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Californians favor rent control over new construction, says poll

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LA Times reveals only 13 percent of state residents think California should build more

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Why are homes in California so expensive? It’s not because there aren’t enough of them, according to a new poll by USC Dornsife and the LA Times, which found that only a handful of Californians believe insufficient supply is to blame, while more than twice as many blame lack of rent control.

The survey, conducted between September 17 and October 14 of this year, quizzed 1,180 state residents and asked them to opine what is causing the housing crisis. Here are the results:

  • Lack of rent control: 28 percent
  • Lack of low-income housing funding: 24 percent
  • Foreign buyers: 16 percent
  • Influence of tech: 15 percent
  • Lack of homebuilding: 13 percent
  • Wall Street buyers: 10 percent

When asking the same of those who consider themselves “likely voters,” the impetus for more building creeps up a little higher, but not by much:

  • Lack of rent control: 28 percent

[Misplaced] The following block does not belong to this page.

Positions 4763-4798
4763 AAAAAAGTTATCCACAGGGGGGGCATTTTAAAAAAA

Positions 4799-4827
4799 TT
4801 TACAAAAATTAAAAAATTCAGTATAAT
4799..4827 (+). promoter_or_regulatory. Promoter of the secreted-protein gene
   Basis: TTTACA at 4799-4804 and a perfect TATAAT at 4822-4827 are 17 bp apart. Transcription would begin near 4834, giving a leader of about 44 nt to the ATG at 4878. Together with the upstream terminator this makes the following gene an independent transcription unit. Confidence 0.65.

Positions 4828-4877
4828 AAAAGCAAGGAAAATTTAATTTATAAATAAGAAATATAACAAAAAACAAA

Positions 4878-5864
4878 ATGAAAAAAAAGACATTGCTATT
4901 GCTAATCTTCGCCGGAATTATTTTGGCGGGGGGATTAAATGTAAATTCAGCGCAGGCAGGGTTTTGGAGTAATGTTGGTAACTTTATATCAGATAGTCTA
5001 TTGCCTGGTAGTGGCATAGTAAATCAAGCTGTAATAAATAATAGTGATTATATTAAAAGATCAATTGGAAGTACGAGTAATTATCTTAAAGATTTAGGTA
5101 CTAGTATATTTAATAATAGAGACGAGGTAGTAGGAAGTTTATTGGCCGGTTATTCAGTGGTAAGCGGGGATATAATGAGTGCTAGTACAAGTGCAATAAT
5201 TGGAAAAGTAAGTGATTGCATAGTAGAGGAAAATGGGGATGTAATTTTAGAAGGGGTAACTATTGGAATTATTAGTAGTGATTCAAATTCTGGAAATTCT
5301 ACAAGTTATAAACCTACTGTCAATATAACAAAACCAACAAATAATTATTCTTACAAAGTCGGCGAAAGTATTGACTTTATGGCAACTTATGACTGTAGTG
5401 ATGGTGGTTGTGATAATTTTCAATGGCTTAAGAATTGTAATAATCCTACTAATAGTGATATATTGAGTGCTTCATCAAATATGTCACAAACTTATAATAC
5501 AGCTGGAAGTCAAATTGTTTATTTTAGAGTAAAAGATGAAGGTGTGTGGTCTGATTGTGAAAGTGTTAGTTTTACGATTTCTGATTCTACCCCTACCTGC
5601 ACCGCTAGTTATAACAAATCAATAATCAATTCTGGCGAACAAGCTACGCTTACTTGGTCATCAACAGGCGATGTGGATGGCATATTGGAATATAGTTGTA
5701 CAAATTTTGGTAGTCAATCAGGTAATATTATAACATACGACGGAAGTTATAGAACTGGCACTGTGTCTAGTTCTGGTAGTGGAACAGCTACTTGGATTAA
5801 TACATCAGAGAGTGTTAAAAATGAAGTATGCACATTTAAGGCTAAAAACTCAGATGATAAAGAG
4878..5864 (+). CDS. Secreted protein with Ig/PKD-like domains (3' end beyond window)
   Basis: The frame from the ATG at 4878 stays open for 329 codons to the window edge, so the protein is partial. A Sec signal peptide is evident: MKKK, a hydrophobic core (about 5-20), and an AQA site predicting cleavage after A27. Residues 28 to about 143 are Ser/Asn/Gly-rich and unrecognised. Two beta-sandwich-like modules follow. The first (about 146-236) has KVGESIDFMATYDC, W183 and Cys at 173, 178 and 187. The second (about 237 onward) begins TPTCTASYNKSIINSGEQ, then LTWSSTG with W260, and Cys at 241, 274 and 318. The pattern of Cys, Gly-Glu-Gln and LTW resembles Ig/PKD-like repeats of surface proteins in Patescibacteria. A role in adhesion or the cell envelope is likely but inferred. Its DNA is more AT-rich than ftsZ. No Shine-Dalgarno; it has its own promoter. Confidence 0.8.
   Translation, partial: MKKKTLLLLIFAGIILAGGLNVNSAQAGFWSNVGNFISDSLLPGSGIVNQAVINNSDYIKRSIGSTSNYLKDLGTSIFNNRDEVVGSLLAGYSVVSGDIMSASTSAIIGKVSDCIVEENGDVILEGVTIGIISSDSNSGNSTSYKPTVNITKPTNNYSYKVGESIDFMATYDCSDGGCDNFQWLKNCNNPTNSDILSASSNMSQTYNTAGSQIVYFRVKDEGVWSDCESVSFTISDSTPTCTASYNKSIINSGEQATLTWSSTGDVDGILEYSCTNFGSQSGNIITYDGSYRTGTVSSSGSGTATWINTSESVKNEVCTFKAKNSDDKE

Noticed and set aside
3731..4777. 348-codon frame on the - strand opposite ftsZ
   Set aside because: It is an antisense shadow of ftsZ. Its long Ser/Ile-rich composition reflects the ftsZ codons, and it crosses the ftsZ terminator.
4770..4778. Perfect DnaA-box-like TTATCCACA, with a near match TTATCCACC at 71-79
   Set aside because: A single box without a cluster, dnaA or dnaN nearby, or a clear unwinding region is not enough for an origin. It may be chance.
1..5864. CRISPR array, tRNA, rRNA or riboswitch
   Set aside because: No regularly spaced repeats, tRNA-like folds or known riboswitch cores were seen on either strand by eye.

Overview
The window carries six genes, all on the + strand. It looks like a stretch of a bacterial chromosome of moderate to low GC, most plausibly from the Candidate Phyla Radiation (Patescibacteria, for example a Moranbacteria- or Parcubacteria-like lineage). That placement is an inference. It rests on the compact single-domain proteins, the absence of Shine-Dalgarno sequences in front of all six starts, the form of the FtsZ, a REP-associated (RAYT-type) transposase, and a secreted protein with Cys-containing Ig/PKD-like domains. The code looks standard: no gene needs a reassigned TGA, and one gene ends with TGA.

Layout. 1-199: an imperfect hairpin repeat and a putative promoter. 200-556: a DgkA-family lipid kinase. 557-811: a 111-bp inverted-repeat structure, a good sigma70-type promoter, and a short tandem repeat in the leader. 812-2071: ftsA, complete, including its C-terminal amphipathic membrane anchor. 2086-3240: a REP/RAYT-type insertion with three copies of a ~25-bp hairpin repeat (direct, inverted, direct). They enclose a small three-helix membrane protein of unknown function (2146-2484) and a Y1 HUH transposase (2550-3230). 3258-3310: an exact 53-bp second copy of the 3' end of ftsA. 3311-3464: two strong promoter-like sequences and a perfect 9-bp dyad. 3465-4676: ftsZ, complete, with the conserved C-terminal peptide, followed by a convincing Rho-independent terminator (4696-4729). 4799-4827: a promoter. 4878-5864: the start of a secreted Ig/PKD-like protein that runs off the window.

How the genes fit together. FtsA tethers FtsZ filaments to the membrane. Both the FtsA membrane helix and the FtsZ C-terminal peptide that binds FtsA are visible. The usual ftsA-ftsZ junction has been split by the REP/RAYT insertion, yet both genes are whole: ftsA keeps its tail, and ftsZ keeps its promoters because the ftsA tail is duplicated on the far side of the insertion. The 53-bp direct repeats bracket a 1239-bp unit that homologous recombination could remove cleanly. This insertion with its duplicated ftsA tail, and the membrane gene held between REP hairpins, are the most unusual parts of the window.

• Lack of low-income housing funding: 24 percent
  • Influence of tech: 16 percent
  • Foreign buyers: 15 percent
  • Lack of homebuilding: 15 percent
  • Wall Street buyers: 10 percent

More than anything else, the Californians polled are likely to lament the lack of rent control and subsidized housing, whereas there does not appear to be much appetite for building more.

In the Bay Area, “lack of building” ranked worse, with only 10 percent bringing it up. But “lack of rent control” is also a much less popular choice in the Bay Area, netting 13 percent.

The most oft-cited catalyst locally: “Influence of tech” with 26 percent, the only region in the state where a plurality of people put the blame on tech.

Photo by JorisB1995

In a related phenomena, the poll also found that only 31 percent of those asked want the state to exert more control over housing policy, while 69 percent prefer local control.

While probably frustrating for the YIMBY crowd, what the LA Times/USC findings reveal more than anything is that people in the state—or at least those people surveyed—don’t agree on anything when it comes to the housing situation.

Proposition 10, the ballot initiative that could expand rent control in California cities, did much better in this poll than in previous ones, with 41 percent of likely voters saying they favor it, versus 38 percent against.

With Bay Area voters specifically, the figures were 41 percent in favor versus 36 percent against.

Many polls conducted show Proposition 10 getting killed, including a new Public Policy Institute of California [PPIC] poll noting that, although rent control is a popular prospect with those surveyed, voters still don’t seem to support overturning Costa-Hawkins.

“Is this a case of confusing ballot language? Or are voters simply not interested in this particular approach to rent control?” wonders PPIC’s Dean Bonner.

For more analysis of the LA Times-USC poll results, go here. For the full raft of figures, go here.